Coke all that yummy caramel coloured, caffeine enhanced goodness. The caffeine helps fuel the craving. That this has all been in the fridge – ice cold, (open the can), all enhances the craving, (take a sip) – how is that craving going for you? Now remember I’m pretending water is God’s Kingdom stuff and that Coke is the world.
2) Now the lust of the eyes, Coke comes in a “contour bottle” with its hoop skirt appearance and the “dynamic ribbon device” note the attractive red and white against the dark caramel of the liquid. With the trademark Coca-Cola, lettering. Nice! This is one of the most widely recognised designs in the world.
So along with the craving and the eye attractiveness thingy Coke is a must! I even found this bottle that has my name on it, have a Coke with Andrew, that’s clever.
Water on the other hand, well its always close, we see it in creation, it sustains life, it cleans us, allows growth, it rains down on us. All life is dependent on water whether it knows it or not. You could deny all knowledge of water but it still sustains you.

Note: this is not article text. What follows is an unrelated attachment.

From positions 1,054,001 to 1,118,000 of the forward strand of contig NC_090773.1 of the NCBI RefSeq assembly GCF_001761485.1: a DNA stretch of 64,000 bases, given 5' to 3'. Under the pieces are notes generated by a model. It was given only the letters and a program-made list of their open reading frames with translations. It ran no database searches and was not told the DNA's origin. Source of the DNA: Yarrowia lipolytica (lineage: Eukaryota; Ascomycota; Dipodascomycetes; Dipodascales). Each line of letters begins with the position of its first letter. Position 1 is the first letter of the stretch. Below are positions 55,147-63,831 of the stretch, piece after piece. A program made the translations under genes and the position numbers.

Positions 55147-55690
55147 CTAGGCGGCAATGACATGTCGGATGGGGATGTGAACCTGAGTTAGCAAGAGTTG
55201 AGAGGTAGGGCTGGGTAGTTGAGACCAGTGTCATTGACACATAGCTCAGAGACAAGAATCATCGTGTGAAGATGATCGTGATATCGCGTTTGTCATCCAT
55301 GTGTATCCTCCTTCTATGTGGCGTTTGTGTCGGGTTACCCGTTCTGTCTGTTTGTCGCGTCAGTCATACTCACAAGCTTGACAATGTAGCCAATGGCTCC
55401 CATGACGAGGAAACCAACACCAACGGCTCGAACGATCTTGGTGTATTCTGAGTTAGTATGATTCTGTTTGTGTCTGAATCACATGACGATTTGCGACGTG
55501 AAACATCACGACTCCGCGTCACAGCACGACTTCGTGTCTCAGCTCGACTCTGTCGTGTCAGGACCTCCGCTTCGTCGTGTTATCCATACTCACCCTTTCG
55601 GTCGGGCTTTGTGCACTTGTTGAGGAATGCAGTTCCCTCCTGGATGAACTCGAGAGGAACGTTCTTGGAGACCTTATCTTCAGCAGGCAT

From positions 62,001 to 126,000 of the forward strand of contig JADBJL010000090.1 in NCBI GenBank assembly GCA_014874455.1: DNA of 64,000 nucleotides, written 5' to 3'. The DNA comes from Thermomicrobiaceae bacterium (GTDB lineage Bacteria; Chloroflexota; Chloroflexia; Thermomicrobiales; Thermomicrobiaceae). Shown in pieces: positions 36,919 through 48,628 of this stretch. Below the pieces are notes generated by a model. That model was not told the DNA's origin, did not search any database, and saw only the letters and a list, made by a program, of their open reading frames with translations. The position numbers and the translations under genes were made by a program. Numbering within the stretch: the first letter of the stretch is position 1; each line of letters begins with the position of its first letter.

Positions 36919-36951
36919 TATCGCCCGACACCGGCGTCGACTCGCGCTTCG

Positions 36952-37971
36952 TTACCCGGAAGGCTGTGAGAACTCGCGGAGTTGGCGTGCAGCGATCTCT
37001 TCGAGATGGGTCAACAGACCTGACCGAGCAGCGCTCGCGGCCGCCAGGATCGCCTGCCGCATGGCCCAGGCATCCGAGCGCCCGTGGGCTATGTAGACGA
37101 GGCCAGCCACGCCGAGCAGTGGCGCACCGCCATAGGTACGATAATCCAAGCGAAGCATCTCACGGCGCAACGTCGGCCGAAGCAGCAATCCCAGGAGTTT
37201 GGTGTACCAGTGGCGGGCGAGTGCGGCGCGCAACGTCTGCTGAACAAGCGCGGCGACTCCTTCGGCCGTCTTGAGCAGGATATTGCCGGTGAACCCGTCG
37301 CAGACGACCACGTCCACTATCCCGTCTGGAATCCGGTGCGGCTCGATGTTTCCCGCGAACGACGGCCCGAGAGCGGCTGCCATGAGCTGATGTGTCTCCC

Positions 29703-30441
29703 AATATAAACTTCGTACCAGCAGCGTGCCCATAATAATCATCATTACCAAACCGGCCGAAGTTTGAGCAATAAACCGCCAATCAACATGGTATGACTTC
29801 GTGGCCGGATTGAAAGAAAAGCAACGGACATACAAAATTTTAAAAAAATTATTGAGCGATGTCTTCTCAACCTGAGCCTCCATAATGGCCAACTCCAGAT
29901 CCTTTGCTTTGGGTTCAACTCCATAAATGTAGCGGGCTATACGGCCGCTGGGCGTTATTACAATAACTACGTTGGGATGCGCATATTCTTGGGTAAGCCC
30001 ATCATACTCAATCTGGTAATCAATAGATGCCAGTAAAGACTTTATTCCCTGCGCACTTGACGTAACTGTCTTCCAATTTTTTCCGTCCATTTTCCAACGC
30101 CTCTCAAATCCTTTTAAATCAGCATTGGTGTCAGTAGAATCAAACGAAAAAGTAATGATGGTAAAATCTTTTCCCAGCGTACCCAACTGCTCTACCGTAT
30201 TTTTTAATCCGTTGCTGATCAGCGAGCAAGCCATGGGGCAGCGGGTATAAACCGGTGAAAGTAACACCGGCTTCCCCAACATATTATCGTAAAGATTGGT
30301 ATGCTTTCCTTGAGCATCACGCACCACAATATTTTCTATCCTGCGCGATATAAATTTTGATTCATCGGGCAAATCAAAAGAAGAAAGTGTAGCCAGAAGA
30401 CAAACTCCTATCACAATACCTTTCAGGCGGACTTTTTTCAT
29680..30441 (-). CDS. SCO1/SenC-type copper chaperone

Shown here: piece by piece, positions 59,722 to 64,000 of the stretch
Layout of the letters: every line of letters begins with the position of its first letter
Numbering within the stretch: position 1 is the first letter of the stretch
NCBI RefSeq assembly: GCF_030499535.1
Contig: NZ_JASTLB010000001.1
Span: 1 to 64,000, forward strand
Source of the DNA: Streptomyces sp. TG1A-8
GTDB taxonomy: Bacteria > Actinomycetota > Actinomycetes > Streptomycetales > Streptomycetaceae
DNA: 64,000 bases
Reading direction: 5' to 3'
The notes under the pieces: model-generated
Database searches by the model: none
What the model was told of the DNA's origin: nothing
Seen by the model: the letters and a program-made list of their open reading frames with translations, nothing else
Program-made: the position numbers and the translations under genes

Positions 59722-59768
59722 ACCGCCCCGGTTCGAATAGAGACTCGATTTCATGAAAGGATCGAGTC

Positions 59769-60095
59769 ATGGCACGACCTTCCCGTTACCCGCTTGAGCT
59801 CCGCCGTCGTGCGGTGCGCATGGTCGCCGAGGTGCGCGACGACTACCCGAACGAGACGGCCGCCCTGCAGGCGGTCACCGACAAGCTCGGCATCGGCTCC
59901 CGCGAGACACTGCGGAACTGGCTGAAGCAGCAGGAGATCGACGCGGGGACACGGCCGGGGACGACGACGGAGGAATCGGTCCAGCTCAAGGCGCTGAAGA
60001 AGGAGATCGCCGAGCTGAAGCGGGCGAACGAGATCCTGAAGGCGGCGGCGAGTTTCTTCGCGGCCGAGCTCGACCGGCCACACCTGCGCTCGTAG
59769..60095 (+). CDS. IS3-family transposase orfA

Like Coke / the world comes in different flavours; mmm vanilla, with or without sugar and it’s on special often. Water / that kingdom of God stuff is always there, the benefits of it are always there, the life sustaining growth that it brings is always there, you could almost take it for granted, how often do we pass it over for the Coke. Coke that liquid that comes in a variety of sizes, continually costs, not to mention the litter that is left behind. When if we just turned the tap on, if we just leapt into a lake of water we would have a supply that would never run out and the price of which has been paid for us.
The other thing about the world is that just when you believe that you have found satisfaction in Coca Cola, you discover Dr Pepper!
THE BEGINNING OF LEE
Lee, a reporter for the Chicago Tribune and a self-professed atheist was sitting at his desk on Christmas Eve. A slow news day he found himself reminiscing about the Delgado family that he had featured while writing a series of articles about Chicago’s neediest people a few days earlier. The Delgado’s were comprised of a grandmother named Perfecta and her two granddaughters, Jenny age 13 and her sister Lydia 11 years old.